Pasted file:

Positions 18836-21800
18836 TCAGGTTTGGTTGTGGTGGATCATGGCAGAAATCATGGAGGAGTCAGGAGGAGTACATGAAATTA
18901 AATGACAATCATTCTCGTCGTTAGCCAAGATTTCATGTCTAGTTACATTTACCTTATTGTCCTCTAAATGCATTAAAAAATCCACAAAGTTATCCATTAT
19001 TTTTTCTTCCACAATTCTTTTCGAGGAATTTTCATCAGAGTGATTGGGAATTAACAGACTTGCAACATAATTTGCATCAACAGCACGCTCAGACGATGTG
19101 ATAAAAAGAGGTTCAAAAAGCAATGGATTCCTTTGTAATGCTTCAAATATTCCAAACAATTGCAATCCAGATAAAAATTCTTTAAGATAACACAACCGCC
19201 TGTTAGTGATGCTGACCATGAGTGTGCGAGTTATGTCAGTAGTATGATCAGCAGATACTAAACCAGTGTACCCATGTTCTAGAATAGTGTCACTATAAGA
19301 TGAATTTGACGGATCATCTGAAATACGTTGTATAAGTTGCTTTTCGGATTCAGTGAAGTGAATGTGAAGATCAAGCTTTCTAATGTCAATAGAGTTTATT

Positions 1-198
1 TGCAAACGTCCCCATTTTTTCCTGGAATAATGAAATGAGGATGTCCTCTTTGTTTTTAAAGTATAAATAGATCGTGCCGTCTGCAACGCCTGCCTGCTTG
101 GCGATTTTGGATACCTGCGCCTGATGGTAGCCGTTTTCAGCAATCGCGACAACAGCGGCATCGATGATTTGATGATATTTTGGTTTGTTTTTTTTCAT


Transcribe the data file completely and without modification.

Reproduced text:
Positions 18836-21800
18836 TCAGGTTTGGTTGTGGTGGATCATGGCAGAAATCATGGAGGAGTCAGGAGGAGTACATGAAATTA
18901 AATGACAATCATTCTCGTCGTTAGCCAAGATTTCATGTCTAGTTACATTTACCTTATTGTCCTCTAAATGCATTAAAAAATCCACAAAGTTATCCATTAT
19001 TTTTTCTTCCACAATTCTTTTCGAGGAATTTTCATCAGAGTGATTGGGAATTAACAGACTTGCAACATAATTTGCATCAACAGCACGCTCAGACGATGTG
19101 ATAAAAAGAGGTTCAAAAAGCAATGGATTCCTTTGTAATGCTTCAAATATTCCAAACAATTGCAATCCAGATAAAAATTCTTTAAGATAACACAACCGCC
19201 TGTTAGTGATGCTGACCATGAGTGTGCGAGTTATGTCAGTAGTATGATCAGCAGATACTAAACCAGTGTACCCATGTTCTAGAATAGTGTCACTATAAGA
19301 TGAATTTGACGGATCATCTGAAATACGTTGTATAAGTTGCTTTTCGGATTCAGTGAAGTGAATGTGAAGATCAAGCTTTCTAATGTCAATAGAGTTTATT

Positions 1-198
1 TGCAAACGTCCCCATTTTTTCCTGGAATAATGAAATGAGGATGTCCTCTTTGTTTTTAAAGTATAAATAGATCGTGCCGTCTGCAACGCCTGCCTGCTTG
101 GCGATTTTGGATACCTGCGCCTGATGGTAGCCGTTTTCAGCAATCGCGACAACAGCGGCATCGATGATTTGATGATATTTTGGTTTGTTTTTTTTCAT